. . . .
Implementing a condition variable in Java is not particularly difficult, but there are a few subtle
nuances (Code Example 6-20). The ConditionVar class itself requires just two methods,
condWait() [equivalent to Java's wait()] and condSignal() [Java's notify()]. [Adding
notifyAll() and a timed wait() is a simple exercise left to the reader.] The subtleties are in
the condWait() method. The mutex must be released and the thread sent to sleep atomically
with respect to the condSignal(), hence the synchronized section.
Consider what would happen if these were not done atomically. With a bit of (bad) luck, thread 1
could call condWait(), release the mutex, and at just that instant thread 2 could be running on a
different CPU. Thread 2 could then lock the mutex, change the condition to true, and call
condSignal(). Thread 1 would not yet be asleep, so it wouldn't be awakened. It would
subsequently go to sleep even though the condition is now true, and the wakeup from thread 2
would be lost. Having done its work, thread 2 might never send another wakeup (it might be
waiting for thread 1 to finish!) and the entire program would hang. This would be a bad thing. It's
known as the "lost wakeup problem" (see The Lost Wakeup).
Example 6-20 Implementing Condition Variables in Java
// Don't use this code, it ignores exceptions.
public class ConditionVar {
public void condWait(Mutex mutex) {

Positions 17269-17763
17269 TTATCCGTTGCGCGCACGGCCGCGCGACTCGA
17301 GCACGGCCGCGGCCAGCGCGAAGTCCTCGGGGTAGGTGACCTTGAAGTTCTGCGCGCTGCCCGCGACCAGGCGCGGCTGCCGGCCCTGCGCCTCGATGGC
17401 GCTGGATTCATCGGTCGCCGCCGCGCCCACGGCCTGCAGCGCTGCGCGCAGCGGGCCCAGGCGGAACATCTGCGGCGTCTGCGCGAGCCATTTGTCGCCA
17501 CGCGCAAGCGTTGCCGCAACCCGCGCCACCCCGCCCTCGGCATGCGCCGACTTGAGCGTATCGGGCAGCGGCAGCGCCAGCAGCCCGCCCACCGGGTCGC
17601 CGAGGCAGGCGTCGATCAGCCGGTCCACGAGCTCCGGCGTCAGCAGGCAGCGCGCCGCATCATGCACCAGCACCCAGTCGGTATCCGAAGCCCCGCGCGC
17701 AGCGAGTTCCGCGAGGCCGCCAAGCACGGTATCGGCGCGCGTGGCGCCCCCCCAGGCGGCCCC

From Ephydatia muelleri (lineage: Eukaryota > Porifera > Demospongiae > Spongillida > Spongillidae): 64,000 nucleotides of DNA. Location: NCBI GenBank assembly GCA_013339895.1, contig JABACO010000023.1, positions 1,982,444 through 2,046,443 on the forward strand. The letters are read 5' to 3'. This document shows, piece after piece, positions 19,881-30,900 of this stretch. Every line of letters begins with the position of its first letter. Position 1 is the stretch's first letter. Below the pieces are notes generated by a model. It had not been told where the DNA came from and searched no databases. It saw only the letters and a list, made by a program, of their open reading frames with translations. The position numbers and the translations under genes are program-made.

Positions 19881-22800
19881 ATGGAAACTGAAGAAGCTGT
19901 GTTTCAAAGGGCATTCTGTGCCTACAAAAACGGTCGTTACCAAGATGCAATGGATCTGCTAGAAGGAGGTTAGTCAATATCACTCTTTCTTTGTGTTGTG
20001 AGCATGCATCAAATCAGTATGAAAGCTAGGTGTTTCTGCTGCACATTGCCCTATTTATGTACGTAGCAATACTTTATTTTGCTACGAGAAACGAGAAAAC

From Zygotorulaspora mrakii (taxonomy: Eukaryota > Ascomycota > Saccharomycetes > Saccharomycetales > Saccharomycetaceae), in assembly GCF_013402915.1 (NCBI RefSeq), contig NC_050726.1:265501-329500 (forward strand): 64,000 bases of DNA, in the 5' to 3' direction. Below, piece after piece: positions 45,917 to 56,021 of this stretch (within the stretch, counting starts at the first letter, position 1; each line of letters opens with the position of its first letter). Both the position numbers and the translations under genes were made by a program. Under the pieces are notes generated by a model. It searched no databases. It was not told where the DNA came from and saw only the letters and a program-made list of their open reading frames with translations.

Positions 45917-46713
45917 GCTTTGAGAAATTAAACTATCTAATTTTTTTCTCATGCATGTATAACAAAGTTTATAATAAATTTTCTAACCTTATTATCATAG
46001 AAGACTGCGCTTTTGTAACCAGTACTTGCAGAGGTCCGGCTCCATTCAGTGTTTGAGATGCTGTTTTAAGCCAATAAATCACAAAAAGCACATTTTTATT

try {
synchronized (this){
} catch (InterruptedException ie) {
// Ignore for now
} finally {
// *Always* lock before returning!
public synchronized void condSignal() {
The synchronized section in condWait() does not include the relocking of the mutex. This is
also essential. Consider what could happen if it did (Code Example 6-21).
Example 6-21 condWait() Done Wrong
public void condWait(Mutex mutex) throws InterruptedException {
synchronized (this) {
Running the producer/consumer code shown in Code Example 6-22, thread 1 might call
condWait(), release the mutex, and go to sleep. Thread 2 could then lock the mutex and call
condSignal(), waking up thread 1. Thread 1 could then reacquire the synchronized section for
the condition variable and call mutex.lock(). At this time, thread 2 has released the mutex,
hurried back to the top, and relocked that mutex. Thread 1 would have to go to sleep to wait for
thread 2 to release it. Thread 2, however, needs to call condSignal() before it releases the
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